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The discussed community of adults between the ages of 45 and 64 living in Williamsbridge, Bronx has a rising problem if type 2 diabetes. The majority of interventions for this problem include educational programs that target people’s dietary choices, physical activity, and health knowledge (Powers et al., 2017). However, while these initiatives have proven to be effective in lowering people’s glucose intake and decreasing their risk of obesity, diabetes, and cardiovascular problems, they failed to acknowledge the socioeconomic barriers of some communities.
In the Bronx, many people live under the poverty line, which significantly restricts their access to healthy food and medical care. Therefore, they may feel discouraged to adhere to interventions that are not tailored to their specific problems. A program that promotes health through dietary change should address the socioeconomic specificities of communities in the Bronx by offering educational classes that provide affordable alternatives to unhealthy but cheap foods.
Evidence-Based Behavior Change
Current evidence suggests that dietary choices substantially impact people’s development and management of type 2 diabetes. According to Franz, Boucher, Rutten-Ramos, and VanWormer (2015), change in one’s nutrition should become the main focus of patients who need to delay the onset of diabetes. The authors note that diets based on calorie restriction, fasting, unbalanced consumption of lipids and carbohydrates do not have a prolonged effect on the weight of patients. Moreover, such programs do not provide individuals with nutrients necessary for healthy processes in the body.
Therefore, weight loss should not be the sole reason for dietary recommendations as it is not the cause of the problem but a possible symptom. Healthcare providers should make sure that patients understand how their food choices may affect their well-being.
Interventions that attempt to improve the nutrition of patients often include plant-based and Mediterranean diets. Dunkley et al. (2014) find that such advice is often neglected by individuals who do not have an opportunity of changing their choice of products due to economic constraints. For example, some people may live in a food desert or have a low income that cannot be spent on expensive foods. In the Bronx, many families live under the line of poverty which means that their diet is dictated by the products that they can afford.
The proposed educational intervention uses nutritional information about foods to teach people how to create specific dietary plans that lower the glucose and lipid intake without significantly affecting one’s expenses. This plan should incorporate the research about the harm of sugary drinks and meal plans that utilize affordable products (legumes, whole grains, seasonal vegetables and fruit). The educational material should be presented in an accessible form that underlines the fact that weight loss is not the primary goal that will result in improved health.
The intervention that aims to educate people about nutrition is expected to improve people’s dietary choices. One of the central goals is to reduce the intake of glucose by highlighting the effects of sugary drinks and processed foods. Thus, people’s blood glucose levels (HbA1c) can be considered a measurable outcome (Chen et al., 2015). Another possible measure is people’s BMI, although it is not as directly connected to the development of type 2 diabetes as HbA1c. Other conditions (blood pressure, obesity, and cardiovascular problems) that may be viewed as comorbidities should also be analyzed as a result of this intervention. Finally, the lowered rate of type 2doabetes in the population is the central goal of the intervention plan.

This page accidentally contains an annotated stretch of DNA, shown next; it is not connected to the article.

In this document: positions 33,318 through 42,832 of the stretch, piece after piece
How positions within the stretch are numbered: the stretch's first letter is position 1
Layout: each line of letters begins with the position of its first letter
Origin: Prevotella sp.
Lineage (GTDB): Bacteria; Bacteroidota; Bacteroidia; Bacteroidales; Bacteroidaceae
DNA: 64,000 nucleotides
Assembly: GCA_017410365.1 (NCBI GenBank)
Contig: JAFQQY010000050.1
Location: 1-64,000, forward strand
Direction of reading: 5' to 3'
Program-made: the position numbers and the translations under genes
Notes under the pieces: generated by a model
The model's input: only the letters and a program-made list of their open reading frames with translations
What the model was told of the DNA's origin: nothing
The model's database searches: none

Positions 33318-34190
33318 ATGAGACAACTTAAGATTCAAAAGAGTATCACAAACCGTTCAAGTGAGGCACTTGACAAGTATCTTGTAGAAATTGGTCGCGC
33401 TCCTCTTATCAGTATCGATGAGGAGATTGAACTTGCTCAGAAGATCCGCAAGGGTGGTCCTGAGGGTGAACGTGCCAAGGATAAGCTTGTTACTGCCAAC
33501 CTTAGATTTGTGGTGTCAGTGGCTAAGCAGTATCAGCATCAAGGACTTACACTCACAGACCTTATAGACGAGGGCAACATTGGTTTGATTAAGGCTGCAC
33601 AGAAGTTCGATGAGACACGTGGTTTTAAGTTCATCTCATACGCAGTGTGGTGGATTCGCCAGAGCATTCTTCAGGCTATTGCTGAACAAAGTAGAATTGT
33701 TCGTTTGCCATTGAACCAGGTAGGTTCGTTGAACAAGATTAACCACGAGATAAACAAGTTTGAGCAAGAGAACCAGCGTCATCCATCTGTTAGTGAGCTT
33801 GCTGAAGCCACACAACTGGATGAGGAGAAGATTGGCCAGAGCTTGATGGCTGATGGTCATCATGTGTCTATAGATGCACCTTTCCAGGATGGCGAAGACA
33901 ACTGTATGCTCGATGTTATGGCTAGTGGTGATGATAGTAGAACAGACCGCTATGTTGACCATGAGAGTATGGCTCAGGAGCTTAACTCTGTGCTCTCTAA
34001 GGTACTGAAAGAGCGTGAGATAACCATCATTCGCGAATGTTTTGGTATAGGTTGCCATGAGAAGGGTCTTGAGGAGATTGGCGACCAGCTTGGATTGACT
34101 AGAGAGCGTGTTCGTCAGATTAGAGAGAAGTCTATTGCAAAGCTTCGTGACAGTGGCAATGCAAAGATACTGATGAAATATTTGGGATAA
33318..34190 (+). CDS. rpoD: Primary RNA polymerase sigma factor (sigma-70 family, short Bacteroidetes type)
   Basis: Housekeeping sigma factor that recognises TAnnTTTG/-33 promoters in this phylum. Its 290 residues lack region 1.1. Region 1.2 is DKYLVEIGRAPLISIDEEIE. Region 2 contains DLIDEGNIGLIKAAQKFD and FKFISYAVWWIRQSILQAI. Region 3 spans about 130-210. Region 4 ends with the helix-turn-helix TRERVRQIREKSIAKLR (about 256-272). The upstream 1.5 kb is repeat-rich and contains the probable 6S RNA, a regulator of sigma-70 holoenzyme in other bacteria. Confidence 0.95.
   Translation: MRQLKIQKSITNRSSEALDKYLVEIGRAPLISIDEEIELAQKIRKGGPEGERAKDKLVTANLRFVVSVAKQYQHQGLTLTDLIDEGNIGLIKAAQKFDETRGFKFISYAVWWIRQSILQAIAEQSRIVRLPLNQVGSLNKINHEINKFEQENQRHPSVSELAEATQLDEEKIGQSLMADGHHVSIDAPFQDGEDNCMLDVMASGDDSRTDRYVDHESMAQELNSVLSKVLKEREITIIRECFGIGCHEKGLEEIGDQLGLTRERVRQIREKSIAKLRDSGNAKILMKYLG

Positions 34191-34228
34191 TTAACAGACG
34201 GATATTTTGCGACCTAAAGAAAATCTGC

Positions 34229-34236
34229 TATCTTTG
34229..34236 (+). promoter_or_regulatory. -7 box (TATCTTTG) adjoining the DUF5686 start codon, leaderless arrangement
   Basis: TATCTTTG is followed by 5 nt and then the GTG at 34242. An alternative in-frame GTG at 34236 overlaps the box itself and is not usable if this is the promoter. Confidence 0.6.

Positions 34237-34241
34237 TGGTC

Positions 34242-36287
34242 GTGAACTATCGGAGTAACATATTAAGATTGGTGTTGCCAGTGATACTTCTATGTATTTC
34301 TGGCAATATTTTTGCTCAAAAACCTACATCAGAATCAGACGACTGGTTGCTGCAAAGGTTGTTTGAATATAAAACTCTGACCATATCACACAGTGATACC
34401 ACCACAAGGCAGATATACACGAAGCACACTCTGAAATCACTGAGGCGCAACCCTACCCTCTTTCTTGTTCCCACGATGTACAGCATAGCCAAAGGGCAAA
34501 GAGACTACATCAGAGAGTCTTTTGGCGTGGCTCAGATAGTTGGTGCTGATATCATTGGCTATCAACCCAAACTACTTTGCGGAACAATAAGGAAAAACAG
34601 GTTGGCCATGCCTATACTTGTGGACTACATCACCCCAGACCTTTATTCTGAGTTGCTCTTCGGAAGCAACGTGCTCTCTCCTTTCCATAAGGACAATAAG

The communities of Williamsbridge have socioeconomic constraints that render many initiatives ineffective. Thus, medical professionals should design a program that incorporates financial limitations of the people at risk and provides them with a viable plan of action. The suggested intervention uses nutritional data that improves people’s dietary choices by educating people about unhealthy drinks and foods. Moreover, it provides them with meal plans that utilize seasonal and affordable alternatives. Finally, it underlines the fact that weight loss and drastic measures do not lead to positive health outcomes, but moderation and mindful consumption may help.
Chen, L., Pei, J. H., Kuang, J., Chen, H. M., Chen, Z., Li, Z. W., & Yang, H. Z. (2015). Effect of lifestyle intervention in patients with type 2 diabetes: a meta-analysis. Metabolism, 64(2), 338-347.
Dunkley, A. J., Bodicoat, D. H., Greaves, C. J., Russell, C., Yates, T., Davies, M. J., & Khunti, K. (2014). Diabetes prevention in the real world: Effectiveness of pragmatic lifestyle interventions for the prevention of type 2 diabetes and of the impact of adherence to guideline recommendations: A systematic review and meta-analysis. Diabetes Care, 37(4), 922-933.
Franz, M. J., Boucher, J. L., Rutten-Ramos, S., & VanWormer, J. J. (2015). Lifestyle weight-loss intervention outcomes in overweight and obese adults with type 2 diabetes: a systematic review and meta-analysis of randomized clinical trials. Journal of the Academy of Nutrition and Dietetics, 115(9), 1447-1463.
Powers, M. A., Bardsley, J., Cypress, M., Duker, P., Funnell, M. M., Fischl, A. H.,… Vivian, E. (2017). Diabetes self-management education and support in type 2 diabetes: A joint position statement of the American Diabetes Association, the American Association of Diabetes Educators, and the Academy of Nutrition and Dietetics. The Diabetes Educator, 43(1), 40-53.